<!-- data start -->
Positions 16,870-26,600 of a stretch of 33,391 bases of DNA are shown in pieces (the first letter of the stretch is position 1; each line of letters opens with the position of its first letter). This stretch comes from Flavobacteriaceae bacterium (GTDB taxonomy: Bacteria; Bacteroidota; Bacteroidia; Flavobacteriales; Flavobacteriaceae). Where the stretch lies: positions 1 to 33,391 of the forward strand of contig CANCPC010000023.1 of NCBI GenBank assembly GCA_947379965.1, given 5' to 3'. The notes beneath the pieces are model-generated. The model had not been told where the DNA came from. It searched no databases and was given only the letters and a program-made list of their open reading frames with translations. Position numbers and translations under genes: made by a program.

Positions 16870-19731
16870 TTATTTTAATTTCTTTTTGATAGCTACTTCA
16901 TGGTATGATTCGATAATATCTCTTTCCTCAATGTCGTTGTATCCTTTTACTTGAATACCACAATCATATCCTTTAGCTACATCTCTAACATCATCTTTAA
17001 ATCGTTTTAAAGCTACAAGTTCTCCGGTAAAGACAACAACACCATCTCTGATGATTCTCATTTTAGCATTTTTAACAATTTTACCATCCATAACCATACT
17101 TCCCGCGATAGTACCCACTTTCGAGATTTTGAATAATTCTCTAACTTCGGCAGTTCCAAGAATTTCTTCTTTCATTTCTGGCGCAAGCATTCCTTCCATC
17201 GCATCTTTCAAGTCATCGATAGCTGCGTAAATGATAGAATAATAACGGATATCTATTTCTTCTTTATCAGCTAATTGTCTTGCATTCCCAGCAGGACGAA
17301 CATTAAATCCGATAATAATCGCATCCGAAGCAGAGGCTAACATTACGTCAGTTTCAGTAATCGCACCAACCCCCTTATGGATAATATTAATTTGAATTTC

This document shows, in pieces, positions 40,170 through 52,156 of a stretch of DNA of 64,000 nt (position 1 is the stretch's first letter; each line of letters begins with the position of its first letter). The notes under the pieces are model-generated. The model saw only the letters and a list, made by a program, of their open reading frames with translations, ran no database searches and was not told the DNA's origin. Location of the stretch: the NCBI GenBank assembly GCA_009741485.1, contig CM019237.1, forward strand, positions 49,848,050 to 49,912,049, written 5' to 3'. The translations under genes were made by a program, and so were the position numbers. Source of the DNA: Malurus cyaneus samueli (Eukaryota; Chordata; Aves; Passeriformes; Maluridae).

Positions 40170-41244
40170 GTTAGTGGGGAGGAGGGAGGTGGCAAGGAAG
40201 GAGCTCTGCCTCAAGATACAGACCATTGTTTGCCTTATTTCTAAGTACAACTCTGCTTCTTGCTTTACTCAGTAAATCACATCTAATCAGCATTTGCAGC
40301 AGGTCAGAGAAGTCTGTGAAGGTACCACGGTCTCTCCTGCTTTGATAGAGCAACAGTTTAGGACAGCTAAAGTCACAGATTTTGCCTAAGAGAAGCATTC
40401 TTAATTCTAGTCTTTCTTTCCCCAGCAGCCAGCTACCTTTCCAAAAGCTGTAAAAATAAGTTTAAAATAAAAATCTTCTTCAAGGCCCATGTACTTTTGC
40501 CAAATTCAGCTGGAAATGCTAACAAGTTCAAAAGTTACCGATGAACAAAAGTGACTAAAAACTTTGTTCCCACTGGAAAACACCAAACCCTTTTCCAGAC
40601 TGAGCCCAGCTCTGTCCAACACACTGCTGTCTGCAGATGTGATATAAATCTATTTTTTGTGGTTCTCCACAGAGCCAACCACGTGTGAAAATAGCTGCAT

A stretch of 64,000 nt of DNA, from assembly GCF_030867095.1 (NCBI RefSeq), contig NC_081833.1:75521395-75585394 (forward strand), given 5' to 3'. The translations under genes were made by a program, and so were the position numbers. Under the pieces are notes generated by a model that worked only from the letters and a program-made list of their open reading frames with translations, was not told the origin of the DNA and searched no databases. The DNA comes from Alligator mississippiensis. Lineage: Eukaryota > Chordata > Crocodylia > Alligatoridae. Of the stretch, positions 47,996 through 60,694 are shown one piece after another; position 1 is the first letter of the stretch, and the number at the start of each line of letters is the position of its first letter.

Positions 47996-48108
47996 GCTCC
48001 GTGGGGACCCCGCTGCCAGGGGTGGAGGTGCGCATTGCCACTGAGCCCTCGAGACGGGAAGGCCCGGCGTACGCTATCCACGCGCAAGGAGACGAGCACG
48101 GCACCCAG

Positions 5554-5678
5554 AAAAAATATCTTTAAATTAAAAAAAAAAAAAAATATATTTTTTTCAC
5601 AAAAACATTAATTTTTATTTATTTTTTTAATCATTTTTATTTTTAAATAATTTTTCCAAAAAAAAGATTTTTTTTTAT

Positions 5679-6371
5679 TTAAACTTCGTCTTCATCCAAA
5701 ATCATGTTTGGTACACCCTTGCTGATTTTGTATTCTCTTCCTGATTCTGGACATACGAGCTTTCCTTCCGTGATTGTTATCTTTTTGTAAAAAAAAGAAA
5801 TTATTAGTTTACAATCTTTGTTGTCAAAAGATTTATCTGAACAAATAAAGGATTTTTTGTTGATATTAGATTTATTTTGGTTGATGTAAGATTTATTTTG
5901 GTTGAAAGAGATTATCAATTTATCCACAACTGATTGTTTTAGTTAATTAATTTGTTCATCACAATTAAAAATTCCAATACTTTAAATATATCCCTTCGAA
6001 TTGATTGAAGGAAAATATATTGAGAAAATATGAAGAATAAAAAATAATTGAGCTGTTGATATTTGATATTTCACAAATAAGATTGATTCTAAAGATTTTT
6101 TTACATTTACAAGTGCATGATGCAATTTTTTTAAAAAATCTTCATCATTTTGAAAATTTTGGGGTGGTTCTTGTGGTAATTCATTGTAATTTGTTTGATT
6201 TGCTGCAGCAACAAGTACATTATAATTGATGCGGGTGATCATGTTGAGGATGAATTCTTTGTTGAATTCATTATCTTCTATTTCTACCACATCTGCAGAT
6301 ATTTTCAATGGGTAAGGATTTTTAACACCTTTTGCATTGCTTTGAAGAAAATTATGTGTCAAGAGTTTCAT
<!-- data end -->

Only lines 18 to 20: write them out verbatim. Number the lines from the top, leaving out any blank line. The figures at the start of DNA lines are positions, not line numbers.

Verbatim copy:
Positions 47996-48108
47996 GCTCC
48001 GTGGGGACCCCGCTGCCAGGGGTGGAGGTGCGCATTGCCACTGAGCCCTCGAGACGGGAAGGCCCGGCGTACGCTATCCACGCGCAAGGAGACGAGCACG